University Of Miami Custodians Vote To Strike If Contract Talks Fail

University Of Miami Custodians Vote To Strike If Contract Talks Fail

Miami, FL—Workers say mounting frustration during several weeks of bargaining a contract renewal with DTZ Inc. led them to vote Saturday to authorize a strike in case they do not reach settlement on a fair contract.

Clara Vargas, a cleaner at Residential Hall and a member of the workers’ bargaining committee, said, DTZ, the contractor hired by the University of Miami to clean buildings and tend the lawns at the university, needs to respect the workers. The company employs about 410 workers on campus.

“All I can tell you is my co-workers and I are ready to go on strike if we do not get a fair contract,” Vargas said. “We want fair wages and affordable benefits.”

Following the vote, workers marched along US 1, a highway in front of UM. The janitors seven years ago won a contract after an iconic struggle that involved a strike that pitted the university against its students and faculty, who supported the workers. That fight, which led to the workers joining 32BJ SEIU, included a nine-week work-stoppage and a hunger strike. That contract, which was been renewed once, comes up for renewal again at midnight on August 31.

The renewal negotiation is taking place at the same time as another group of workers, 285 cafeteria employees, who work for Chartwells Dining Services, are negotiating a first contract after winning the right to join 32BJ SEIU in the spring. This group of workers earn as little as $10,000 a year.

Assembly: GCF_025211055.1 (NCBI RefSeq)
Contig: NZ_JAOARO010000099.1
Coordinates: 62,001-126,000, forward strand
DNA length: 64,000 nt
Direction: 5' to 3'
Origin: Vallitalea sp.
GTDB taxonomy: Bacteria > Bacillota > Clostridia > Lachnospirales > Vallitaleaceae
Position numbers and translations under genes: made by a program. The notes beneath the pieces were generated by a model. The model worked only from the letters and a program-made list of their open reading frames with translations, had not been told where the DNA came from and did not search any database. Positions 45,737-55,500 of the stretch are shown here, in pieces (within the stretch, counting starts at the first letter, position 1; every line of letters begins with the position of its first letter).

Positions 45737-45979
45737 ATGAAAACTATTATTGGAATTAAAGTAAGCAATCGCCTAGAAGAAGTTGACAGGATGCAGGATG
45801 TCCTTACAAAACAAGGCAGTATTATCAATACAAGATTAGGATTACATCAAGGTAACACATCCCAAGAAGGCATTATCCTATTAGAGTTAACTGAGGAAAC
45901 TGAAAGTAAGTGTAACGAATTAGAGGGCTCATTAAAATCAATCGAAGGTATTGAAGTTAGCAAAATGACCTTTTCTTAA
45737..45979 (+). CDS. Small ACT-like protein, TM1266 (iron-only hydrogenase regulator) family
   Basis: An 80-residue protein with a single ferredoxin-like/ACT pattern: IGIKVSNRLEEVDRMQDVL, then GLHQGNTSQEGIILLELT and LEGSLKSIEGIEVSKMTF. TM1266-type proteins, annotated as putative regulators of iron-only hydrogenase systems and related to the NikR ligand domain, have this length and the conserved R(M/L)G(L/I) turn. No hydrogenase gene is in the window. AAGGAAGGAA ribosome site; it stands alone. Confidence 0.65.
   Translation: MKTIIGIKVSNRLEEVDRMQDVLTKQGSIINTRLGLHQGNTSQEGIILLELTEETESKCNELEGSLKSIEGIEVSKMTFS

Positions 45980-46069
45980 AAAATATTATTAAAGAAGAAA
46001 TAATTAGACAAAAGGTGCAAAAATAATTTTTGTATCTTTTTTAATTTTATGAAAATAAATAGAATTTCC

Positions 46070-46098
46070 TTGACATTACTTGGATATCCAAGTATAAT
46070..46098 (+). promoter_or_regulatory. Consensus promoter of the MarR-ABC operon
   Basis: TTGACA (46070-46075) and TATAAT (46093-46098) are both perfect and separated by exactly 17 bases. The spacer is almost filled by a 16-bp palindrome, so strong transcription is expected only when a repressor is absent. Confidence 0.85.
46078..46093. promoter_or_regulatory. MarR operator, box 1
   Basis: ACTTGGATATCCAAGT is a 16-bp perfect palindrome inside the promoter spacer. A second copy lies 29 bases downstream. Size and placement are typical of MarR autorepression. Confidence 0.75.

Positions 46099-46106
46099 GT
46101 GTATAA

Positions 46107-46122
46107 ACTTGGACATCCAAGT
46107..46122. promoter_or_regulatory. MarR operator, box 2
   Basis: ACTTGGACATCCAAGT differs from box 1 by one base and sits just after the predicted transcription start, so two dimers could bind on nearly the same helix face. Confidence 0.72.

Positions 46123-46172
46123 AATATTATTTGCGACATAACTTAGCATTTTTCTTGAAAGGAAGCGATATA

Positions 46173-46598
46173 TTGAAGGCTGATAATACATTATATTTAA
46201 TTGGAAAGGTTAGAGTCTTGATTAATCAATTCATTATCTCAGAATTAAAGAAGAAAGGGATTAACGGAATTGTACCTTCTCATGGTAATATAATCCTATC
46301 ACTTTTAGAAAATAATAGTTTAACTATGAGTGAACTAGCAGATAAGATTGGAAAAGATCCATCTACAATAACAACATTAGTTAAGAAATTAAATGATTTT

UM is the largest private-sector employer in Miami—one of the poorest, most unequal yet most expensive cities in the nation. 32BJ SEIU Florida Director Eric Brakken said UM has a decision to make.

The university could have a big impact in many of Miami-Dade’s poorest neighborhoods, where UM’s nearly 700 low-wage workers live, by turning these service jobs into good jobs—with livable wages and benefits like affordable health care, paid sick days and vacations and personal days.

“Part of the reason there’s so much income disparity in Miami is that service industry is dominant in the economy,” he said. “Will the university be a leader in moving people onto a path for the middle class by ending poverty wages, or will it be an obstacle?”

With more than 145,000 members, 32BJ SEIU is the largest property service union in the country.


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